Nuclear and Chemical Accidents

Though nuclear power is a good source of energy and is generally not a threat, there have been instances when security measures have failed. Nuclear meltdowns can cause dangerous radiation to escape into the surrounding environment.

Dec. 12, Chalk River, nr. Ottawa, Canada: a partial meltdown of the reactor's uranium fuel core resulted after the accidental removal of four control rods. Although millions of gallons of radioactive water accumulated inside the reactor, there were no injuries.
Love Canal, nr. Niagara Falls, N.Y.: was destroyed by waste from chemical plants. By the 1990s, the town had been cleaned up enough for families to begin moving back to the area.
Oct. 7, Windscale Pile No. 1, north of Liverpool, England: fire in a graphite-cooled reactor spewed radiation over the countryside, contaminating a 200-square-mile area.
South Ural Mountains: explosion of radioactive wastes at Soviet nuclear weapons factory 12 mi from city of Kyshtym forced the evacuation of over 10,000 people from a contaminated area. No casualties were reported by Soviet officials.
nr. Greifswald, East Germany: radioactive core of reactor in the Lubmin nuclear power plant nearly melted down due to the failure of safety systems during a fire.
March 28, Three Mile Island, nr. Harrisburg, Pa.: one of two reactors lost its coolant, which caused overheating and partial meltdown of its uranium core. Some radioactive water and gases were released. This was the worst accident in U.S. nuclear-reactor history.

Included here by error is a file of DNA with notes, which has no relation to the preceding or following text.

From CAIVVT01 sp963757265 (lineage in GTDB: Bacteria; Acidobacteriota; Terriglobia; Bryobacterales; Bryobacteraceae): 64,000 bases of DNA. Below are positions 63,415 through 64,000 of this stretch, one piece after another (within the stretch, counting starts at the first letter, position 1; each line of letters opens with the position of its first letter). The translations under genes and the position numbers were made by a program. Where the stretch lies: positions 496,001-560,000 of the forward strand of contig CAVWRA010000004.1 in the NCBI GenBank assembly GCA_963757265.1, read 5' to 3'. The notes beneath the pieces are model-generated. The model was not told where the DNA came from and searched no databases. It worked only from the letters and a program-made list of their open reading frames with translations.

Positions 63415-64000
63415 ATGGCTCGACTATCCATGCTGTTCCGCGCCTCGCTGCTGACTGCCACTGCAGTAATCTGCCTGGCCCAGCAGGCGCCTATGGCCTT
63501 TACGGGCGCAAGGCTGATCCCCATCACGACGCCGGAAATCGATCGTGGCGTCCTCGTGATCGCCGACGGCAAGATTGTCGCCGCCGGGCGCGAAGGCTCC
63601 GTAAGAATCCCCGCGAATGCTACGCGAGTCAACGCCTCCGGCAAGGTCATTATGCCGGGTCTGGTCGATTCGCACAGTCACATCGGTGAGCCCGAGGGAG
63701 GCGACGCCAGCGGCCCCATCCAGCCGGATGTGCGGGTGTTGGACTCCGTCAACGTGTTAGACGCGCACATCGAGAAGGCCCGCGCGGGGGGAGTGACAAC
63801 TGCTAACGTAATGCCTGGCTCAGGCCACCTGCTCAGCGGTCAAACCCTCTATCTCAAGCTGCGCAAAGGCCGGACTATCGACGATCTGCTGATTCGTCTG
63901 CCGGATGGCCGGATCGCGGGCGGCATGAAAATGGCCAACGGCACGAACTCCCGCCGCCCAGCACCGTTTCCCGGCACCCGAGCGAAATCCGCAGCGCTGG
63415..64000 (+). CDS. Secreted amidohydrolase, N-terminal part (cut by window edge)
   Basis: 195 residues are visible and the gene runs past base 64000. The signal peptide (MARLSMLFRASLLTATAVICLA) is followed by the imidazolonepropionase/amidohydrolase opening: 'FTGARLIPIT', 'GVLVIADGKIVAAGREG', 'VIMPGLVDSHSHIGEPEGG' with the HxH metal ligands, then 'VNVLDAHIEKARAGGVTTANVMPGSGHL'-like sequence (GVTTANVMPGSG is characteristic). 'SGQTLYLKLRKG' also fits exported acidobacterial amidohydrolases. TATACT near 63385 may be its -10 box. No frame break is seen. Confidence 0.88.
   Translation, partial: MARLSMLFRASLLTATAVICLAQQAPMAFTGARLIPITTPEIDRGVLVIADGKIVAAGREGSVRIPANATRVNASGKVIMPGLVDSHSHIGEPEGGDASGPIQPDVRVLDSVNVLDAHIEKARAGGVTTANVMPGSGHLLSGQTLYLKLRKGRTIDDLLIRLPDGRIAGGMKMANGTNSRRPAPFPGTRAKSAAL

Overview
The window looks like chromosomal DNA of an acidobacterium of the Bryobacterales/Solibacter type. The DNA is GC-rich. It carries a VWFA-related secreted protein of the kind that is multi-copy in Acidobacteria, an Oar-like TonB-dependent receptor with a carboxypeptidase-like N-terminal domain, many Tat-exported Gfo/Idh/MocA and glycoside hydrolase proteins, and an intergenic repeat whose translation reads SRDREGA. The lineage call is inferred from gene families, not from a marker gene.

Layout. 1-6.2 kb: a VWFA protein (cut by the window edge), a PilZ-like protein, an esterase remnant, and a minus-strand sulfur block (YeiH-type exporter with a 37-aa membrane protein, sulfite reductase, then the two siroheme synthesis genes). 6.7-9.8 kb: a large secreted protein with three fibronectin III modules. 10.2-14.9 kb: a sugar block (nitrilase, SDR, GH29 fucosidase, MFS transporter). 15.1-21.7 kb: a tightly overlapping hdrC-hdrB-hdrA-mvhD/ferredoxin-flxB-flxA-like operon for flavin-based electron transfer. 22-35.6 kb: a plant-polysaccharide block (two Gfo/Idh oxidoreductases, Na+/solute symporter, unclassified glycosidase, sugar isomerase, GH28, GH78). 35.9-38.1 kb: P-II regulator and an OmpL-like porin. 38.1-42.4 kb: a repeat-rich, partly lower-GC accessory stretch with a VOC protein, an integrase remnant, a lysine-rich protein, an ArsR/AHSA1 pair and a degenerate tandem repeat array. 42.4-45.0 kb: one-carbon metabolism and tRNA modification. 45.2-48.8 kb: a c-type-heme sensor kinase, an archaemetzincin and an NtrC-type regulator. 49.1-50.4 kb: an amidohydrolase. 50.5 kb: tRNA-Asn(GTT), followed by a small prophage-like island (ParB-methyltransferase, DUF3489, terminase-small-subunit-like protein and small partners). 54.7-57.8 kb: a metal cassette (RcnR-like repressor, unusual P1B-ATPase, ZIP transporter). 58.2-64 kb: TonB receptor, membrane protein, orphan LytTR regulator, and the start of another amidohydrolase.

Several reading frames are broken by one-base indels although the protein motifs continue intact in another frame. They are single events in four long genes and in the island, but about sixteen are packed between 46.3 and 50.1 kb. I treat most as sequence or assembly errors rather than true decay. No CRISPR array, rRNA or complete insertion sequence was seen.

Dec. 3, Bhopal, India: toxic gas, methyl isocyanate, seeped from Union Carbide insecticide plant, killing more than 2,000 and injuring about 150,000.
April 26, Chernobyl, nr. Kiev, Ukraine: explosion and fire in the graphite core of one of four reactors released radioactive material that spread over part of the Soviet Union, eastern Europe, Scandinavia, and later western Europe. 31 claimed dead. Total casualties are unknown. Worst such accident to date.
Sept. 18, GoiĆ¢nia, Brazil: 244 people contaminated with cesium-137 from a cancer-therapy machine that had been sold as scrap. Four people died in worst radiation disaster in Western Hemisphere.
Sept. 30, Tokaimura, Japan: uncontrolled chain reaction in a uranium-processing nuclear fuel plant spewed high levels of radioactive gas into the air, killing two workers and seriously injuring one other.
Aug. 9, Mihama, Japan: nonradioactive steam leaked from a nuclear power plant, killing four workers and severely burning seven others.
July 17, Kashiwazaki, Japan: radiation leaks, burst pipes, and fires at a major nuclear power plant followed a 6.8 magnitude earthquake near Niigata. Japanese officials, frustrated at the plant operators' delay in reporting the damage, closed the plant a week later until its safety could be confirmed. Further investigation revealed that the plant had unknowingly been built directly on top of an active seismic fault.
February 7, Port Wentworth, Georgia: an explosion fueled by combustible sugar dust killed 13 people and injured several others at the Imperial Sugar plant near Savannah.
March 12, Fukushima Daiichi Nuclear Power Station, Japan: an explosion in reactor No. 1 caused one of the buildings to crumble to the ground. The cooling system at the reactor failed shortly after the earthquake and tsunami hit Japan. By Tuesday, March 15, two more explosions and a fire had officials and workers at the plant struggling to regain control of four reactors. The fire, which happened at reactor No. 4, was contained by noon on Tuesday, but not before the incident released radioactivity directly into the atmosphere.

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